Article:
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Does neutrophil phenotype predict the survival of trauma patients?

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Title: Does neutrophil phenotype predict the survival of trauma patients?
Authors: Adcock, I
Mumby, S
Item Type: Journal Article
Abstract: According to the World Health Organization (WHO), trauma is responsible for 10% of deaths and 16% of disabilities worldwide. This is considerably higher than those for malaria, tuberculosis, and HIV/AIDS combined. While the human suffering and death caused by injury is well recognized, injury has a significant medical care cost. Better prediction of the state of trauma patients in the days immediately after trauma may reduce costs. Traumatic injuries to multiple organs can cause dysfunction in all systems of the body especially the immune system placing patients at high risk of infections and inflammatory complications which are often fatal. Neutrophils are the most abundant leukocyte in the human circulation and are crucial for the prevention of microbial disease. Significant changes in neutrophil functions such as enhanced chemotaxis, Neutrophil extracellular trap (NET)-induced cell death (NETosis) and phagocytosis occur early after injury followed by prolonged functional defects such as phagocytosis, killing mechanisms, and receptor expression. Analysis of these changes may improve the prediction of the patient’s condition over time. We provide a comprehensive and up-to-date review of the literature investigating the effect of trauma on neutrophil phenotype with an underlying goal of using this knowledge to examine the predictive potential of neutrophil alterations on secondary complications in patients with traumatic injuries. We conclude that alterations in neutrophil surface markers and functions may be potential biomarkers that predict the outcome of trauma patients.
Issue Date: 6-Sep-2019
Date of Acceptance: 23-Aug-2019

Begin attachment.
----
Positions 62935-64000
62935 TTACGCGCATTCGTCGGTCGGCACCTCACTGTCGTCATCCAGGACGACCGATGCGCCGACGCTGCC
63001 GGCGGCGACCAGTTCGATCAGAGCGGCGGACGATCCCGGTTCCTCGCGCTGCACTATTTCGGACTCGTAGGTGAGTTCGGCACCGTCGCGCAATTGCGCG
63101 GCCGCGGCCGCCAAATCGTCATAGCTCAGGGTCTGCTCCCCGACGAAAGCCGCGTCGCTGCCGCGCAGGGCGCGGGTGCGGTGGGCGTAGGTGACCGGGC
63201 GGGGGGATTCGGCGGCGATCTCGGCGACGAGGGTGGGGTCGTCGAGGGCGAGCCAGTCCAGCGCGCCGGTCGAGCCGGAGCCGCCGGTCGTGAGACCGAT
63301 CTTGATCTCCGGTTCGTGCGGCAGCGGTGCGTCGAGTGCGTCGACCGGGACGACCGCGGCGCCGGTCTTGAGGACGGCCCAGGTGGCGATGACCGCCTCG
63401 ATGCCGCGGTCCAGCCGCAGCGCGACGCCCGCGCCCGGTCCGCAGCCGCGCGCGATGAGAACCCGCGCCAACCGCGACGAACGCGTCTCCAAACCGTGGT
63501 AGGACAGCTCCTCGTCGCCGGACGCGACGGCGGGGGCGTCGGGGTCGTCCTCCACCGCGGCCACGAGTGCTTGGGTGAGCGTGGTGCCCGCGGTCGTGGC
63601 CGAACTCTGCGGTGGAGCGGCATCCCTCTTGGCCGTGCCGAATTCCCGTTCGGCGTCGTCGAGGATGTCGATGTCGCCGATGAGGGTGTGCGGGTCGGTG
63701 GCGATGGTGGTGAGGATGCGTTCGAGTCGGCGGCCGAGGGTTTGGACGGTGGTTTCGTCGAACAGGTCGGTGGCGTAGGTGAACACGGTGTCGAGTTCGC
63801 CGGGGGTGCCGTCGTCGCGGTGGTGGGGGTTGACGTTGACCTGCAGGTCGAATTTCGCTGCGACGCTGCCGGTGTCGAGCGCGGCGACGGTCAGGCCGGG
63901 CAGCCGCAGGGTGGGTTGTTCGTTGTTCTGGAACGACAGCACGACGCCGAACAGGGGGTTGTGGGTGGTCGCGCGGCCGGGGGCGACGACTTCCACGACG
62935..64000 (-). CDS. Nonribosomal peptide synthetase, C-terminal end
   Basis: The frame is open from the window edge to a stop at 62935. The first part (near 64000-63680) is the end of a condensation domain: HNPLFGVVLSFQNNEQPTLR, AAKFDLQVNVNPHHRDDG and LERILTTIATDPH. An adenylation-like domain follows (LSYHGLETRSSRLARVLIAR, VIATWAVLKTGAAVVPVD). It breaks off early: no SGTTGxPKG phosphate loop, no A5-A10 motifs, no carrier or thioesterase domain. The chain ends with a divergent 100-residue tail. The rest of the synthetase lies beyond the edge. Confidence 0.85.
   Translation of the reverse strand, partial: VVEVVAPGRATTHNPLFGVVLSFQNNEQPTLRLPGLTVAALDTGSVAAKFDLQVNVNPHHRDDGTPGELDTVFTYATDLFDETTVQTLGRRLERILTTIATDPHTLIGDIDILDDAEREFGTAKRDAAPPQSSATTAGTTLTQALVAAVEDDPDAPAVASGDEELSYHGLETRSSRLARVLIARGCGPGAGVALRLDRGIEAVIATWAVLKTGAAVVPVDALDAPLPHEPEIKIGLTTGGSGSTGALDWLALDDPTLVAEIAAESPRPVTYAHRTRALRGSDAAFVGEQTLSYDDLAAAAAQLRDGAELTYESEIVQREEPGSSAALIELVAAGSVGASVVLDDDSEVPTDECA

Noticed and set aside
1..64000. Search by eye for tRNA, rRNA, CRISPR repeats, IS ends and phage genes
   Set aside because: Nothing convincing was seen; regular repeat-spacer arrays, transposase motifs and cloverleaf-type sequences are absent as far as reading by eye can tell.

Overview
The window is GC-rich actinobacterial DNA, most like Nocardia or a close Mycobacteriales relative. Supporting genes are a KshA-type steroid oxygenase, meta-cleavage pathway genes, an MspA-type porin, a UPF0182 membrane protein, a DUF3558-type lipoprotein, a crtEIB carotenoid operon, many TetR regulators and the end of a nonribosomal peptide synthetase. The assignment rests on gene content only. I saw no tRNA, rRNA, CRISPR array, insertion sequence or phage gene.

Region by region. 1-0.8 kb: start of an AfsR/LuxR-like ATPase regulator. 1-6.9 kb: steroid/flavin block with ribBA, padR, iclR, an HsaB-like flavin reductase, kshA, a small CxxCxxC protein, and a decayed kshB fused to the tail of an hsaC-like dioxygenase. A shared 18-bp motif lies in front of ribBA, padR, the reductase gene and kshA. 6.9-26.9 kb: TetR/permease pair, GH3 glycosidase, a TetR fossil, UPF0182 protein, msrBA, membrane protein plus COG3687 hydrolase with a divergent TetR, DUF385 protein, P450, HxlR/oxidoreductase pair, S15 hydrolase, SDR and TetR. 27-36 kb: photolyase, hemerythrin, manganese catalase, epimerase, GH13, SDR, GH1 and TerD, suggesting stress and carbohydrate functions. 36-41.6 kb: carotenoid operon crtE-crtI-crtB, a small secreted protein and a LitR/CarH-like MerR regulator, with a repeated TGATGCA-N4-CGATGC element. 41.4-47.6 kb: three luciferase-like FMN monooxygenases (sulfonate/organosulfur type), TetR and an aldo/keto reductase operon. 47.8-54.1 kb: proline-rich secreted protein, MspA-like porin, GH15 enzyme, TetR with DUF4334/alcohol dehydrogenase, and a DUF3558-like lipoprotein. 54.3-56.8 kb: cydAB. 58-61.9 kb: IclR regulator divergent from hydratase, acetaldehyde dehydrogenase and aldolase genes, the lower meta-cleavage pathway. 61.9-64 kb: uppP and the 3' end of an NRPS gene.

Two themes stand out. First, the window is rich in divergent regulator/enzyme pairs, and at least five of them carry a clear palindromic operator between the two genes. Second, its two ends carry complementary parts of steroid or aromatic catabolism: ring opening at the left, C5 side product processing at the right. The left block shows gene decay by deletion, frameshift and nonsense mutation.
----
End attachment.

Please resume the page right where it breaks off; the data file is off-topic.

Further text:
URI: http://hdl.handle.net/10044/1/73031
DOI: https://doi.org/10.3389/fimmu.2019.02122
ISSN: 1664-3224
Publisher: Frontiers Media
Start Page: 1
End Page: 14
Journal / Book Title: Frontiers in Immunology
Volume: 10
Copyright Statement: © 2019 Mortaz, Zadian, Shahir, Folkerts, Garssen, Mumby and Adcock. This is an open-access article distributed under the terms of the Creative Commons Attribution License (CC BY)(http://creativecommons.org/licenses/by/4.0/). The use, distribution or reproduction in other forums is permitted, provided the original author(s) and the copyright owner(s) are credited and that the original publication in this journal is cited, in accordance with accepted academic practice. No use, distribution or reproduction is permitted which does not comply with these terms.
Sponsor/Funder: Wellcome Trust
Engineering & Physical Science Research Council (EPSRC)
British Heart Foundation
Dunhill Medical Trust
Wellcome Trust
Funder's Grant Number: 208340/Z/17/Z
EP/T003189/1
PG/14/27/30679
R368/0714
093080/Z/10/Z
Keywords: Science & Technology
Life Sciences & Biomedicine
Immunology
trauma
neutrophil subtype
injury
survival
neutrophils
INFLAMMATORY RESPONSE SYNDROME
MULTIPLE ORGAN FAILURE
SOLUBLE L-SELECTIN
COLONY-STIMULATING FACTOR
INNATE IMMUNE-RESPONSE
DNA CF-DNA/NETS
EXTRACELLULAR TRAPS
PROGNOSTIC VALUE
CD64 EXPRESSION
CELL-DEATH
injury
neutrophil subtype
neutrophils
survival
trauma
1107 Immunology
Publication Status: Published
Article Number: 2122
Online Publication Date: 2019-09-06
Appears in Collections:National Heart and Lung Institute